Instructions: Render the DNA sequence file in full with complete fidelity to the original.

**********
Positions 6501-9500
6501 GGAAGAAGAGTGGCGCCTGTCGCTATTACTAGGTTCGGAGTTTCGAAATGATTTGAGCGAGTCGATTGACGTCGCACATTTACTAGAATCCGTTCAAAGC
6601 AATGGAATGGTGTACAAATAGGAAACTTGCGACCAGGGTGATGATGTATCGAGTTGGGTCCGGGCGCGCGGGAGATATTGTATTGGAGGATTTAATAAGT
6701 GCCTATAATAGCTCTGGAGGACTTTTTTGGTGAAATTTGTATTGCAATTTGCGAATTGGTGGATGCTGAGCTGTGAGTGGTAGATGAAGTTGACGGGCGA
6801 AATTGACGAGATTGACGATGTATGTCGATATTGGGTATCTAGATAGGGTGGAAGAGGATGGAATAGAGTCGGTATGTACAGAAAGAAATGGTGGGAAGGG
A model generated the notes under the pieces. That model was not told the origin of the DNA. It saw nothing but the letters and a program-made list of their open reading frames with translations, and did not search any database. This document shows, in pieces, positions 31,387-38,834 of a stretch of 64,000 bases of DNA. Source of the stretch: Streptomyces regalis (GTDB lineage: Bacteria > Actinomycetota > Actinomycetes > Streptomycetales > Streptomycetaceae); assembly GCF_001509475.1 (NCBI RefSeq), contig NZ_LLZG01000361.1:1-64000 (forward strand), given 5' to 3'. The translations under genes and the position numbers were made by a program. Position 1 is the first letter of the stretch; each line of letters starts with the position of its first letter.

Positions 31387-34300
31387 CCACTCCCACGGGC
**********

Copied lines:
Positions 6501-9500
6501 GGAAGAAGAGTGGCGCCTGTCGCTATTACTAGGTTCGGAGTTTCGAAATGATTTGAGCGAGTCGATTGACGTCGCACATTTACTAGAATCCGTTCAAAGC
6601 AATGGAATGGTGTACAAATAGGAAACTTGCGACCAGGGTGATGATGTATCGAGTTGGGTCCGGGCGCGCGGGAGATATTGTATTGGAGGATTTAATAAGT
6701 GCCTATAATAGCTCTGGAGGACTTTTTTGGTGAAATTTGTATTGCAATTTGCGAATTGGTGGATGCTGAGCTGTGAGTGGTAGATGAAGTTGACGGGCGA
6801 AATTGACGAGATTGACGATGTATGTCGATATTGGGTATCTAGATAGGGTGGAAGAGGATGGAATAGAGTCGGTATGTACAGAAAGAAATGGTGGGAAGGG
A model generated the notes under the pieces. That model was not told the origin of the DNA. It saw nothing but the letters and a program-made list of their open reading frames with translations, and did not search any database. This document shows, in pieces, positions 31,387-38,834 of a stretch of 64,000 bases of DNA. Source of the stretch: Streptomyces regalis (GTDB lineage: Bacteria > Actinomycetota > Actinomycetes > Streptomycetales > Streptomycetaceae); assembly GCF_001509475.1 (NCBI RefSeq), contig NZ_LLZG01000361.1:1-64000 (forward strand), given 5' to 3'. The translations under genes and the position numbers were made by a program. Position 1 is the first letter of the stretch; each line of letters starts with the position of its first letter.

Positions 31387-34300
31387 CCACTCCCACGGGC